Hospitals must provide price lists, but even they don't tell the whole story

Hospitals must provide price lists, but even they don't tell the whole story

February 10th, 2019 by Elizabeth Fite in Local Regional News

Parkridge Medical Center is seen on Wednesday, Mar. 11, 2015, in Chattanooga, Tenn. The hospital has plans for a $62 million expansion.

Photo by John Rawlston /Times Free Press.

A new mandate that requires hospitals to list their prices online was supposed to clear up some of the confusion involved in picking where to have a procedure.

Unfortunately, those lists, called chargemasters, do little to help patients determine how much they'll actually pay, hospital officials say.

"We agree wholeheartedly that there should be a way for consumers to know what it's going to cost them to go to a hospital or doctor, but that mandated list doesn't really help achieve that intended goal," said Steve Johnson, vice president of government and payer relations for Erlanger Health System.

That's because, Johnson said, each person will owe something different based on how their health insurance plan is designed and the contract the hospital has negotiated with the insurer.

"Trying to draw a conclusion based on charges is misleading, because it's actually based on the negotiated rates," Johnson said. "We can provide a quote based on the info available to us — the contracts — but we don't have all the info the insurance companies have."

Michael Sutton, chief financial officer at CHI Memorial, said another issue is that myriad different, unpredictable variables can happen during a hospital stay, which is why Memorial requires patients to click through a disclaimer that says the prices are only estimates before viewing the list.

"If you come for a procedure that's an invasive procedure, you could have other things that weren't thought about for that surgery," Sutton said. "It's all dependent on the procedure, it's dependent on the time in the OR, the supply used in the procedure, etcetera."

Additional factors, like whether or not a person has hit their deductible for the year, impact what a patient will pay out of pocket, he said.

"Each patient or loved one's family member is concerned with how much is this going to cost me and how much is it out of pocket," Sutton said. "But it does confuse the matter to what a patient pays out of pocket versus what a charge is on the bill, and that goes back years ago of how [chargemasters] were started within hospitals and insurance payers."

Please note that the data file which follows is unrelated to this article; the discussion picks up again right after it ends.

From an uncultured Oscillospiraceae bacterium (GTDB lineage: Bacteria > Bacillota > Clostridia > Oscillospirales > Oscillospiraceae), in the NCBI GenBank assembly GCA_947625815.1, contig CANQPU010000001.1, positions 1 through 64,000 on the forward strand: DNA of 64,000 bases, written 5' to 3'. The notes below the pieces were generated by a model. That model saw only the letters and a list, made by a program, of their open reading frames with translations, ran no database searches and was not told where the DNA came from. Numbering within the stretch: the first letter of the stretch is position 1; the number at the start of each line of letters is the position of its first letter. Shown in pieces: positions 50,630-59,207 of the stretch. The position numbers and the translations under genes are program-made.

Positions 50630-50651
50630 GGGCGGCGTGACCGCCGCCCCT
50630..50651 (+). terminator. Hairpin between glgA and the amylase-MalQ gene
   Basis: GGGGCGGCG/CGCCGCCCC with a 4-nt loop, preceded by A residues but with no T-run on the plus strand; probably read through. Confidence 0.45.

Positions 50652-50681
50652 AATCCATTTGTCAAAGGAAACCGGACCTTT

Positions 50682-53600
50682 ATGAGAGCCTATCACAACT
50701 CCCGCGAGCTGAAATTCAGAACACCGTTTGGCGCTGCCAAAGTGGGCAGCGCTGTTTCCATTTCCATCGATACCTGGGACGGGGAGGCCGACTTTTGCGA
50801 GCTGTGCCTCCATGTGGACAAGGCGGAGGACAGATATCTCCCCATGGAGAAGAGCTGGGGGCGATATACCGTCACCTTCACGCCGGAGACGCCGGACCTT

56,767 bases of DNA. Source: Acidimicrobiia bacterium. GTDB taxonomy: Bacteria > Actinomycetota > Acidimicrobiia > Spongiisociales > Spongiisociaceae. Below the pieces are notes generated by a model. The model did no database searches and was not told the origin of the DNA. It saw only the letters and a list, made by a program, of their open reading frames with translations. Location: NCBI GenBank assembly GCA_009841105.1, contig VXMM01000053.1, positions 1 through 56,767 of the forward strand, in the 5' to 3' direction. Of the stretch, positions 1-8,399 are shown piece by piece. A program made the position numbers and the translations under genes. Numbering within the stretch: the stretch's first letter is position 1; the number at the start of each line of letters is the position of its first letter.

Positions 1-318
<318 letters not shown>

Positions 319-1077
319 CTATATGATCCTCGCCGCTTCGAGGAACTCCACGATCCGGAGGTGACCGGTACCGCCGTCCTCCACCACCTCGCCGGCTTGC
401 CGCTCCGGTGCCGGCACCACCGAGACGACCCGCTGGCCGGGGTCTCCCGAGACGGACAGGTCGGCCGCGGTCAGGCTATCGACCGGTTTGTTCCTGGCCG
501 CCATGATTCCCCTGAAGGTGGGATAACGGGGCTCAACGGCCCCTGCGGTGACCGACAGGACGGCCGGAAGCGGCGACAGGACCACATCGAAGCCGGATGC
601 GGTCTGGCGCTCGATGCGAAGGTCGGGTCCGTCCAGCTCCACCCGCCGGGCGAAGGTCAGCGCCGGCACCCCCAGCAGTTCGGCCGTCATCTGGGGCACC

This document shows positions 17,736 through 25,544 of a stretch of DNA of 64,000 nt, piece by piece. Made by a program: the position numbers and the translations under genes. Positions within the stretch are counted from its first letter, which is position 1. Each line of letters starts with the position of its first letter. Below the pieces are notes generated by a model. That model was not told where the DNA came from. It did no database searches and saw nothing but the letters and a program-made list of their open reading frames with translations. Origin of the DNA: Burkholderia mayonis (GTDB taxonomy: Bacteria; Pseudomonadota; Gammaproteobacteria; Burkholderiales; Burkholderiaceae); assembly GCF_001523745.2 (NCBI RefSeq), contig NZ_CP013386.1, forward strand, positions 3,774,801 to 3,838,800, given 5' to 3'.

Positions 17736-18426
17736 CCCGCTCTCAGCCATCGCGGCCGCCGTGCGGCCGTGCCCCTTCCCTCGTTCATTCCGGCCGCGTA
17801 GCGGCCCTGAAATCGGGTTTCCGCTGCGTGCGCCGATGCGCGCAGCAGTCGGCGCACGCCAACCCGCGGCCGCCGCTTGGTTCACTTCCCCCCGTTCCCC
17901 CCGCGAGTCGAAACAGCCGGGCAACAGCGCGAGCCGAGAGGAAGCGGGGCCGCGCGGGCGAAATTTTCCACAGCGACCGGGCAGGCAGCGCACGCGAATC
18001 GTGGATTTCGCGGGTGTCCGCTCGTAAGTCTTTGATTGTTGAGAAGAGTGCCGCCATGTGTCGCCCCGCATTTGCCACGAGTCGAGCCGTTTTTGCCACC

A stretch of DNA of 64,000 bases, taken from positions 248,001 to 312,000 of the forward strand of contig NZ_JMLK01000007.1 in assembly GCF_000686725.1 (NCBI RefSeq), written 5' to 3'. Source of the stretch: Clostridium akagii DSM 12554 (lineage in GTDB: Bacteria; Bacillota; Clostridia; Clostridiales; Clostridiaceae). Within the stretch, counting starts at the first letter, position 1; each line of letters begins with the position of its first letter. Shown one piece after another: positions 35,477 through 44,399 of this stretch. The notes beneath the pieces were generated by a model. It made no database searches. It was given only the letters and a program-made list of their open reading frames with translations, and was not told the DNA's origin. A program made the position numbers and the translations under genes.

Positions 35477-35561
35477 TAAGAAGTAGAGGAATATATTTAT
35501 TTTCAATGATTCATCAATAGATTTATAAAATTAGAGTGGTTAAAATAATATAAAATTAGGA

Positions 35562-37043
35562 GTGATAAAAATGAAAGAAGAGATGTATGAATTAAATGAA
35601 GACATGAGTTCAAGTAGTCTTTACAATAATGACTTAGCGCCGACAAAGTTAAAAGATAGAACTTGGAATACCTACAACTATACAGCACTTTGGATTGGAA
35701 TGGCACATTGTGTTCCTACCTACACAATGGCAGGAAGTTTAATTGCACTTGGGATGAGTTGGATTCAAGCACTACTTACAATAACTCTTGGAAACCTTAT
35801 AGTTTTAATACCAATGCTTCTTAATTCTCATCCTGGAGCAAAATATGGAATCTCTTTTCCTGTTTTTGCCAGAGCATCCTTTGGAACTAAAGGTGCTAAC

Michael Ferguson, a spokesman for Parkridge Medical Center, said the hospital has been focused on pricing transparency and providing pricing estimates and information about the billing process online since 2007.

However, he ecohed others' sentiments that the amount patients actually pay for hospital services has more to do with the type of insurance coverage they have than amounts on the chargemaster.

"Government programs like Medicare and Medicaid determine how much they reimburse hospitals, and insurance plans negotiate rates," Ferguson said in an email. "Uninsured patients are eligible for free care through our charity care program or they receive our uninsured discounts, which are similar to the discounts a private insurance plan gets."

Sutton said "the only silver lining" of the lists are that it's a "first step" toward greater transparency in health care.

Meanwhile, Johnson said that insurance companies improving their online pricing tools could be more helpful than the hospital price lists.

And everyone agreed that no one should forgo needed medical treatment over fears about what it might cost, because financial assistance and counseling are available.

Contact staff writer Elizabeth Fite at or 423-757-6673.